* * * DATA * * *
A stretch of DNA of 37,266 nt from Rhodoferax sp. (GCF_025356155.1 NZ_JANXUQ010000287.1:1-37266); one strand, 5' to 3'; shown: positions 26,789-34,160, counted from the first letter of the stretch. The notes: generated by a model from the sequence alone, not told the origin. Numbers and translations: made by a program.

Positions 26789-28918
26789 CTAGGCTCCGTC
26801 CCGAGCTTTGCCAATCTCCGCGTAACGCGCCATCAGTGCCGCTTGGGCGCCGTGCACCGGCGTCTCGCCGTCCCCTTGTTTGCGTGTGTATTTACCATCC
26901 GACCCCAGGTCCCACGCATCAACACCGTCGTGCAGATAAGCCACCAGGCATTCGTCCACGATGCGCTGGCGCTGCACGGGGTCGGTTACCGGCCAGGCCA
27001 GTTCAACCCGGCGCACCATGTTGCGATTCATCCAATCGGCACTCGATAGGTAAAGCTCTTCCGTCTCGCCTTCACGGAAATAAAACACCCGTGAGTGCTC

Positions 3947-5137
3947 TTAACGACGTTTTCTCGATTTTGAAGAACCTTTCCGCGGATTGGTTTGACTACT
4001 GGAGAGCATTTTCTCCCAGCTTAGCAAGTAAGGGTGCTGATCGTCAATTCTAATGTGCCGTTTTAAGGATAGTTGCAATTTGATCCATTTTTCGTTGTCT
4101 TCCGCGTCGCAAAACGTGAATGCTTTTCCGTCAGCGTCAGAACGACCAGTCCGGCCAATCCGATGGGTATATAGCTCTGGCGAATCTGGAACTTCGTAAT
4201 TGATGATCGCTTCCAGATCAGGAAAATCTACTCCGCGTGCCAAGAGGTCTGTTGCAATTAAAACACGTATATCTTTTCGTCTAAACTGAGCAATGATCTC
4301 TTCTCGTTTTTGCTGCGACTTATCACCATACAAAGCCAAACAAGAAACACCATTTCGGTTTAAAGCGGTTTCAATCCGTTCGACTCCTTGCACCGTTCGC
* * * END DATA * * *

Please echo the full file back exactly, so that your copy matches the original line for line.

A stretch of DNA of 37,266 nt from Rhodoferax sp. (GCF_025356155.1 NZ_JANXUQ010000287.1:1-37266); one strand, 5' to 3'; shown: positions 26,789-34,160, counted from the first letter of the stretch. The notes: generated by a model from the sequence alone, not told the origin. Numbers and translations: made by a program.

Positions 26789-28918
26789 CTAGGCTCCGTC
26801 CCGAGCTTTGCCAATCTCCGCGTAACGCGCCATCAGTGCCGCTTGGGCGCCGTGCACCGGCGTCTCGCCGTCCCCTTGTTTGCGTGTGTATTTACCATCC
26901 GACCCCAGGTCCCACGCATCAACACCGTCGTGCAGATAAGCCACCAGGCATTCGTCCACGATGCGCTGGCGCTGCACGGGGTCGGTTACCGGCCAGGCCA
27001 GTTCAACCCGGCGCACCATGTTGCGATTCATCCAATCGGCACTCGATAGGTAAAGCTCTTCCGTCTCGCCTTCACGGAAATAAAACACCCGTGAGTGCTC

Positions 3947-5137
3947 TTAACGACGTTTTCTCGATTTTGAAGAACCTTTCCGCGGATTGGTTTGACTACT
4001 GGAGAGCATTTTCTCCCAGCTTAGCAAGTAAGGGTGCTGATCGTCAATTCTAATGTGCCGTTTTAAGGATAGTTGCAATTTGATCCATTTTTCGTTGTCT
4101 TCCGCGTCGCAAAACGTGAATGCTTTTCCGTCAGCGTCAGAACGACCAGTCCGGCCAATCCGATGGGTATATAGCTCTGGCGAATCTGGAACTTCGTAAT
4201 TGATGATCGCTTCCAGATCAGGAAAATCTACTCCGCGTGCCAAGAGGTCTGTTGCAATTAAAACACGTATATCTTTTCGTCTAAACTGAGCAATGATCTC
4301 TTCTCGTTTTTGCTGCGACTTATCACCATACAAAGCCAAACAAGAAACACCATTTCGGTTTAAAGCGGTTTCAATCCGTTCGACTCCTTGCACCGTTCGC